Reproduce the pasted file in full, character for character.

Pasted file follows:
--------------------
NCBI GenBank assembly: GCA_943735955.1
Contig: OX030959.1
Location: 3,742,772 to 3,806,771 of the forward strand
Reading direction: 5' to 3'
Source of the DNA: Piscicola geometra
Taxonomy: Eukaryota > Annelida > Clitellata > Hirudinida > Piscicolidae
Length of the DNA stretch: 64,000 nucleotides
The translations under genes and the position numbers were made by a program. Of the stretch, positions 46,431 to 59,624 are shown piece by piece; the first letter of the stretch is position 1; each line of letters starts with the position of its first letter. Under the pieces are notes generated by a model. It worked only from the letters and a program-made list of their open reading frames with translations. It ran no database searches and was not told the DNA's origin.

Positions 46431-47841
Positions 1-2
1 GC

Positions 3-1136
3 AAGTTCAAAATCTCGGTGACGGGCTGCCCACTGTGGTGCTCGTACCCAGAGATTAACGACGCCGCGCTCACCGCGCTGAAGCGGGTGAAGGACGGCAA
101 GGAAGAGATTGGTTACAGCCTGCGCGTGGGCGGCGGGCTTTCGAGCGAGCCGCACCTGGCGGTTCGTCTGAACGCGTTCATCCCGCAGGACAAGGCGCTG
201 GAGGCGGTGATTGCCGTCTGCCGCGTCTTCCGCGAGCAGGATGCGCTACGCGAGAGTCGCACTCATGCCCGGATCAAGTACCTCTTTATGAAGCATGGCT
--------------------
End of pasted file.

NCBI GenBank assembly: GCA_943735955.1
Contig: OX030959.1
Location: 3,742,772 to 3,806,771 of the forward strand
Reading direction: 5' to 3'
Source of the DNA: Piscicola geometra
Taxonomy: Eukaryota > Annelida > Clitellata > Hirudinida > Piscicolidae
Length of the DNA stretch: 64,000 nucleotides
The translations under genes and the position numbers were made by a program. Of the stretch, positions 46,431 to 59,624 are shown piece by piece; the first letter of the stretch is position 1; each line of letters starts with the position of its first letter. Under the pieces are notes generated by a model. It worked only from the letters and a program-made list of their open reading frames with translations. It ran no database searches and was not told the DNA's origin.

Positions 46431-47841
Positions 1-2
1 GC

Positions 3-1136
3 AAGTTCAAAATCTCGGTGACGGGCTGCCCACTGTGGTGCTCGTACCCAGAGATTAACGACGCCGCGCTCACCGCGCTGAAGCGGGTGAAGGACGGCAA
101 GGAAGAGATTGGTTACAGCCTGCGCGTGGGCGGCGGGCTTTCGAGCGAGCCGCACCTGGCGGTTCGTCTGAACGCGTTCATCCCGCAGGACAAGGCGCTG
201 GAGGCGGTGATTGCCGTCTGCCGCGTCTTCCGCGAGCAGGATGCGCTACGCGAGAGTCGCACTCATGCCCGGATCAAGTACCTCTTTATGAAGCATGGCT